Summer 2022 Student Spotlight
Department: Physics & Astronomy
Describe your research/creative scholarship in a few sentences that we can all understand: My research is about theoretical particle physics. I investigate the ability of a newly proposed particle collider aiming to find new physics that is beyond the most up-to-date theory.
Q: What does your research look like on a day-to-day basis? What do you spend most of your time doing?
A: I spend most of my time doing simulations, including the generation of collisional events and running computational programs to analyze them.
Q: Who mentors your project?
A: Dr. Ian Lewis
Q:What did you find most challenging about getting involved in or doing your project? What advice would you offer to students facing similar challenges?
A: The most challenging part of my project is that there's no "correct answer" anymore. Neither my professors can tell me exactly if a value is 100% right or wrong. When I make a plot, there is no similar plot to compare to, but I need to discuss it with my professors and determine if it makes sense based on our knowledge. This is the first time I get to use the knowledge I learned in class on a "real" thing rather than solving an in-class question. I find reading papers and talking to advisors and collaborators really helpful. Students get to learn to study independently by solving problems themselves. But sometimes, because of the limitation in our knowledge and experience, we would often not be able to get the correct intuition; therefore, often talking to your advisors would help you understand the project faster and better.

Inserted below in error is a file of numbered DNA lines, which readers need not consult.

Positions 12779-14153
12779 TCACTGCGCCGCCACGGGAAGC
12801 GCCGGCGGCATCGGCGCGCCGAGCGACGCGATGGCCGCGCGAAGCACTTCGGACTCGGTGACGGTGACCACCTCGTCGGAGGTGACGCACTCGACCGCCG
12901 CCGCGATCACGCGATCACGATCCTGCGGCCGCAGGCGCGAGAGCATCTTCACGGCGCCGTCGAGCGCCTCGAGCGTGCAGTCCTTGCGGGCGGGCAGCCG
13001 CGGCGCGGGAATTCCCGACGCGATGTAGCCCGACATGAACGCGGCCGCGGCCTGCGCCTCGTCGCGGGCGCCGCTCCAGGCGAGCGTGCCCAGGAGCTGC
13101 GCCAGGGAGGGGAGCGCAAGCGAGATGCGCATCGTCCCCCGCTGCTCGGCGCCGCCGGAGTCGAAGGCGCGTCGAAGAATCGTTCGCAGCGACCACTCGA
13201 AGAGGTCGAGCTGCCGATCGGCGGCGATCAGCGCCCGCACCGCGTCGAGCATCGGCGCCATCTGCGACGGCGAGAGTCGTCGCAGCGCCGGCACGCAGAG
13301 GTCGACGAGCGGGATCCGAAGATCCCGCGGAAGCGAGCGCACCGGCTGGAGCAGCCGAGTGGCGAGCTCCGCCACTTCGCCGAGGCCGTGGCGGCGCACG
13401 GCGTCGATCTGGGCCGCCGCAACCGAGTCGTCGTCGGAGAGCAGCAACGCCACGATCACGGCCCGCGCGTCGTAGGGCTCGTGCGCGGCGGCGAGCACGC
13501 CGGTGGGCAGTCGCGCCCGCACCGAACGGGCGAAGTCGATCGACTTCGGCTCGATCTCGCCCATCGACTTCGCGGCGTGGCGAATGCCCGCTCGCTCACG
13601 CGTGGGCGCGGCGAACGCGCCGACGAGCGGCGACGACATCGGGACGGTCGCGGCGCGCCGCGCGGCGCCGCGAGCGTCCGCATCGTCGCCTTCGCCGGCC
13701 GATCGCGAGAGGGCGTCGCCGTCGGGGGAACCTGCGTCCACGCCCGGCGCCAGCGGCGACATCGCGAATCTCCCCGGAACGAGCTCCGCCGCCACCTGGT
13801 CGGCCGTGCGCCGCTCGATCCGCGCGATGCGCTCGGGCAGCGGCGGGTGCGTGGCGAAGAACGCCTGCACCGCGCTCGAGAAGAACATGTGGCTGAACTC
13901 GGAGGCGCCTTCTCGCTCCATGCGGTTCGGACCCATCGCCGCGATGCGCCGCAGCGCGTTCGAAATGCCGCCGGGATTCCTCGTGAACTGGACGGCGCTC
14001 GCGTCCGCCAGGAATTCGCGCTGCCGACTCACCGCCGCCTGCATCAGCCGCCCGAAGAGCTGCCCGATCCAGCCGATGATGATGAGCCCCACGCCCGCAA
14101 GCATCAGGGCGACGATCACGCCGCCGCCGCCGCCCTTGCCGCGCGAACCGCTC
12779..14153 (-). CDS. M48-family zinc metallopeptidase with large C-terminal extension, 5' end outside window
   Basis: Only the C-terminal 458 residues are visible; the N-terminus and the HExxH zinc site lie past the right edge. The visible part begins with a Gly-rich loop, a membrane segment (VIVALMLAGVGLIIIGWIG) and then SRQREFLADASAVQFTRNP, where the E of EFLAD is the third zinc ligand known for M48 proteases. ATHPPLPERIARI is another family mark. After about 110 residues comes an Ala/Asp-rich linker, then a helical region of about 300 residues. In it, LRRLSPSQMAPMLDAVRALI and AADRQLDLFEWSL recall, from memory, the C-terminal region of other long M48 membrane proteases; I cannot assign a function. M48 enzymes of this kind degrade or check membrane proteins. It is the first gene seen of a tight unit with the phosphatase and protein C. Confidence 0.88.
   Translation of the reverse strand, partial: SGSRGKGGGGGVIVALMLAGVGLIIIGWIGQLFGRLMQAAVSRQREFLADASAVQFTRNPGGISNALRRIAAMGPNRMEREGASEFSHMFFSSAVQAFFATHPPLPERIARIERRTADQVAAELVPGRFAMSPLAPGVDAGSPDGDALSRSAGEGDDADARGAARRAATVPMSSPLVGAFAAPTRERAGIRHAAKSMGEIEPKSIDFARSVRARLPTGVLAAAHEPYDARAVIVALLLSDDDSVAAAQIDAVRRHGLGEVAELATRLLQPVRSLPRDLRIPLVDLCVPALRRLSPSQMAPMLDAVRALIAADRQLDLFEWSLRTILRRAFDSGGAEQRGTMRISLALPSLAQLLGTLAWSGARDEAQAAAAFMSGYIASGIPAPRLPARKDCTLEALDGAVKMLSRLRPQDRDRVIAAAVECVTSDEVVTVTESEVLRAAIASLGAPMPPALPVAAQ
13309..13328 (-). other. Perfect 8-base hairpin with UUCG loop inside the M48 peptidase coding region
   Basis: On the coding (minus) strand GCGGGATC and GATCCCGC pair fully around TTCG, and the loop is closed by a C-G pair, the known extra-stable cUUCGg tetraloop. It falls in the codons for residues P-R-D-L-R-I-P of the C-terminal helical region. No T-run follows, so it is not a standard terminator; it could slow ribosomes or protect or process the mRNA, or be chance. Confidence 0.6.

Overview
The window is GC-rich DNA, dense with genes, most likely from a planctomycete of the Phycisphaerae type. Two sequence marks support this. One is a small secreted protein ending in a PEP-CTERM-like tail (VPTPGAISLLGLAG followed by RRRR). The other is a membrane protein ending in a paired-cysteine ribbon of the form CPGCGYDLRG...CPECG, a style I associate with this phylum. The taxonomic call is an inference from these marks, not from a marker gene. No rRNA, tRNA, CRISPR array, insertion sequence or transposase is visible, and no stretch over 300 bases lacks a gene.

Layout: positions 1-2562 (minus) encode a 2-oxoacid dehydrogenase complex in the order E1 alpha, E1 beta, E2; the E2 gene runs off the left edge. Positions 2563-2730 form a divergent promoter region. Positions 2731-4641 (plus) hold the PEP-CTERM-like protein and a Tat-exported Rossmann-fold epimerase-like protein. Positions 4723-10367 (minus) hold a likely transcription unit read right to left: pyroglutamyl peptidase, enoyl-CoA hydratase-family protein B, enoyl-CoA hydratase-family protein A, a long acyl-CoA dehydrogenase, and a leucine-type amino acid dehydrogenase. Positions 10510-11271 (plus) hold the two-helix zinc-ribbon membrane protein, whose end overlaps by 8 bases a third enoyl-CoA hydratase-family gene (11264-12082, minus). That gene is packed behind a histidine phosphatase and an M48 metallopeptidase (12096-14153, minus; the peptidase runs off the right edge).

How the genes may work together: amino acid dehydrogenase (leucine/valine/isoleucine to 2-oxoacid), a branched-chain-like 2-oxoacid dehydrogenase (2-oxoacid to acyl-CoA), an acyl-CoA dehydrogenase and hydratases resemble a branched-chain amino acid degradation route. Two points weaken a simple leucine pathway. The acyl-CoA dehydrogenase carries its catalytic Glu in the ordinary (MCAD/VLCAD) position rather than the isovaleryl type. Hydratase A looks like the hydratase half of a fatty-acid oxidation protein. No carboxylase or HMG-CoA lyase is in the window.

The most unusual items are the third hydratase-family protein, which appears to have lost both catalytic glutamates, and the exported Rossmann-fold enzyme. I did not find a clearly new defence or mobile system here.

Q: What do you like most about your project?
A: My project is really eye-opening. I have heard about quarks, leptons, etc. but I never thought that in this project, I would not only learn the details about them but also participate in the most forefront studies of particle physics.
Facebook: Yanzhe Zhang https://www.facebook.com/profile.php?id=100010925856878